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pushy hens

Discussion in 'Managing Your Flock' started by pinkstons, Feb 12, 2013.

  1. I have recently moved and created a new coop for a few of the hens I kept when I moved. I am in California, the Sacramento region where at night, we are seeing degrees into the 30's. I have noticed that one or two of my hens are sleeping outside in the run, protected, but exposed to the cold. I believe this is because of the hen that is "guarding" the entrance to the coop. Should I be concerned that she will not fare well in the cold? I have a heat lamp inside the coop, which I hope will keep the girls producing, should I not look for eggs from the hen sleeping outside?
    Does anyone know how to handle the guard hen? I am hoping this works itself out.
     
  2. AlicesSilkies

    AlicesSilkies Chillin' With My Peeps

    I had a very similar problem, and it worked out in the end, so dont worry, is it a new coop? Because if it is the 2 hens that sleep outside probably haven't figured out the new entrance, so keep putting them in every night and they will soon figure it out.

    And if it is a naughty hen that wont let them in, then maybe you could try and put the other 2 in first then the naughty one in last..??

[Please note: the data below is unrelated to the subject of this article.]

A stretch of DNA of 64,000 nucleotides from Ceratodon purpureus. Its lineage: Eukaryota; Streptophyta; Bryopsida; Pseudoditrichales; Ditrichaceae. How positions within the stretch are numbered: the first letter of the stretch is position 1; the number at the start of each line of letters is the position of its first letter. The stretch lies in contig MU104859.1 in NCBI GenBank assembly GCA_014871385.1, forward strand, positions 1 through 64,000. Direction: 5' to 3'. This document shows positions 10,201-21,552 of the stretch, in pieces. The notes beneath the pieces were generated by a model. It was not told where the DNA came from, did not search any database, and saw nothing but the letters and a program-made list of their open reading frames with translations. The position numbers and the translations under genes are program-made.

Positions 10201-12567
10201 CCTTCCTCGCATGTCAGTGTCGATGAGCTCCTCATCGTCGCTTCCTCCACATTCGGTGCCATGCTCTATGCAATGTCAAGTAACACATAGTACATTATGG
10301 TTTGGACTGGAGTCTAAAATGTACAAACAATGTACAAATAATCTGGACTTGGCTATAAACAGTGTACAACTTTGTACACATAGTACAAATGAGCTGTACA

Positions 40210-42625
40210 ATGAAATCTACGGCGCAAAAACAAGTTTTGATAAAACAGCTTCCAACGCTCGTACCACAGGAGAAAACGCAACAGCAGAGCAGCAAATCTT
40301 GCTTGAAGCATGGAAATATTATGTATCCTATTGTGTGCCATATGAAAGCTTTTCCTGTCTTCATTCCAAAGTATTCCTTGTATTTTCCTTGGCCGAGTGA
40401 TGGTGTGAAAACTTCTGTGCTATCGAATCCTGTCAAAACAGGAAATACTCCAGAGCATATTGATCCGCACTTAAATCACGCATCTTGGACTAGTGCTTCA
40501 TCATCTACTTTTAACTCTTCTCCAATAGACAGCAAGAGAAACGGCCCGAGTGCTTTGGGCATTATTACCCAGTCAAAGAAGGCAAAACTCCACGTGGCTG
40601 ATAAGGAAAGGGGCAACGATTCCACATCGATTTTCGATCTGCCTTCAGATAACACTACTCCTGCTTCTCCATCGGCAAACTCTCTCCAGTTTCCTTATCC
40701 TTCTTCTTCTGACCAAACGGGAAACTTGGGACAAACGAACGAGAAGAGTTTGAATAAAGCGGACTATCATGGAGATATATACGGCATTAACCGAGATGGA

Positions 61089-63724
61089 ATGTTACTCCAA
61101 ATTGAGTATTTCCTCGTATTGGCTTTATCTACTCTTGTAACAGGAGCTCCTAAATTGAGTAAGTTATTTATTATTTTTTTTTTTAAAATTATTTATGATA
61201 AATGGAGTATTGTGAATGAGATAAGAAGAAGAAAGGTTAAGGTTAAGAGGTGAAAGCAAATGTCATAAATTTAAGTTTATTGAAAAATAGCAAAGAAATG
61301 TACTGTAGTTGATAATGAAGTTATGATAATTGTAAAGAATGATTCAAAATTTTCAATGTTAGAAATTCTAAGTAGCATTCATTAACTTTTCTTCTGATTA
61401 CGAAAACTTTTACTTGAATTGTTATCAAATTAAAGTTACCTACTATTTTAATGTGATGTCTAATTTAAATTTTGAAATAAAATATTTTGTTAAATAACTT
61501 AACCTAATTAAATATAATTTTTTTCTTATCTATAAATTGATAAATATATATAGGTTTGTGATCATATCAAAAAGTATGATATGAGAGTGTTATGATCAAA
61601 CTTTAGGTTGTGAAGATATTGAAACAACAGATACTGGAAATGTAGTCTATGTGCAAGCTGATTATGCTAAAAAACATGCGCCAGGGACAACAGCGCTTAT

Just a couple of ideas, hope it works out
    [​IMG]
     
  3. galefrances

    galefrances Chillin' With My Peeps

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    Jun 26, 2012
    Newstead, NY
    I've never had to deal with a 'pushy' hen, but what I can tell you is that you don't have to worry about the hens outside in the cold. Chickens will naturally adapt to weather changes and can tolerate temperatures much colder than that. Keeping a heat lamp in the coop can be very dangerous, so often you hear of fires starting with those. And once you've heated the coop, you've taken away the chickens ability to naturally adapt to weather changes. What will happen if your electric should go out during the night? Your chickens may not tolerate the cold at all if they have always had heat. Think about it this way: birds in the wild stay out in all kinds of inclement weather and they survive just fine. That's why they have feathers. I live in an area where we get temps near zero. My coop is not heated nor is it insulated. Most of my birds are cold tolerant, but I have two Sicilian Buttercups that are Mediterranean and are heat tolerant instead of cold. I worried this winter and almost rehomed them because I thought they would never survive our winter here. But, they have been fine. They even go outside and free range in the snow and their egg production is the highest for their breed. So that 's what I mean about birds adapting naturally. I know I've been long winded here, but the bottom line is, your birds will be just fine outside.
     

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